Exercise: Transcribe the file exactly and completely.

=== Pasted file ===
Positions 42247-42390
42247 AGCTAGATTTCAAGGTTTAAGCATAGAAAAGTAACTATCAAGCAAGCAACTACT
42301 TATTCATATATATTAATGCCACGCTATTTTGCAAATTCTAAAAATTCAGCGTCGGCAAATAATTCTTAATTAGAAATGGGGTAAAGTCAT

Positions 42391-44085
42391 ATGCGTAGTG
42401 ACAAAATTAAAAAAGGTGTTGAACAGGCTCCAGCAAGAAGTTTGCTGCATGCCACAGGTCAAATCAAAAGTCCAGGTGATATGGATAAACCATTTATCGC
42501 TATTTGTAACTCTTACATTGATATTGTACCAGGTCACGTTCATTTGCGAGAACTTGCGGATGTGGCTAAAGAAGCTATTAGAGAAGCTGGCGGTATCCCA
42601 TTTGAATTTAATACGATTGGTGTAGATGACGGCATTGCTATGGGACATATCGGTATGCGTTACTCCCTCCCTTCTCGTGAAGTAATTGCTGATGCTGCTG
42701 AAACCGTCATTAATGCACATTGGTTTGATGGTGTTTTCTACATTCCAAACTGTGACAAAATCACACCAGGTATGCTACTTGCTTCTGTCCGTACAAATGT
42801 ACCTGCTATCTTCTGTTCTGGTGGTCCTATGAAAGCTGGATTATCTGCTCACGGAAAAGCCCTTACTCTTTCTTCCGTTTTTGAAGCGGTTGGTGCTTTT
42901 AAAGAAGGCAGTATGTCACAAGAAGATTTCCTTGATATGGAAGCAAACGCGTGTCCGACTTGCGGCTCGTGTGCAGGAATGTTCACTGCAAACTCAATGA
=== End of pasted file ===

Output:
Positions 42247-42390
42247 AGCTAGATTTCAAGGTTTAAGCATAGAAAAGTAACTATCAAGCAAGCAACTACT
42301 TATTCATATATATTAATGCCACGCTATTTTGCAAATTCTAAAAATTCAGCGTCGGCAAATAATTCTTAATTAGAAATGGGGTAAAGTCAT

Positions 42391-44085
42391 ATGCGTAGTG
42401 ACAAAATTAAAAAAGGTGTTGAACAGGCTCCAGCAAGAAGTTTGCTGCATGCCACAGGTCAAATCAAAAGTCCAGGTGATATGGATAAACCATTTATCGC
42501 TATTTGTAACTCTTACATTGATATTGTACCAGGTCACGTTCATTTGCGAGAACTTGCGGATGTGGCTAAAGAAGCTATTAGAGAAGCTGGCGGTATCCCA
42601 TTTGAATTTAATACGATTGGTGTAGATGACGGCATTGCTATGGGACATATCGGTATGCGTTACTCCCTCCCTTCTCGTGAAGTAATTGCTGATGCTGCTG
42701 AAACCGTCATTAATGCACATTGGTTTGATGGTGTTTTCTACATTCCAAACTGTGACAAAATCACACCAGGTATGCTACTTGCTTCTGTCCGTACAAATGT
42801 ACCTGCTATCTTCTGTTCTGGTGGTCCTATGAAAGCTGGATTATCTGCTCACGGAAAAGCCCTTACTCTTTCTTCCGTTTTTGAAGCGGTTGGTGCTTTT
42901 AAAGAAGGCAGTATGTCACAAGAAGATTTCCTTGATATGGAAGCAAACGCGTGTCCGACTTGCGGCTCGTGTGCAGGAATGTTCACTGCAAACTCAATGA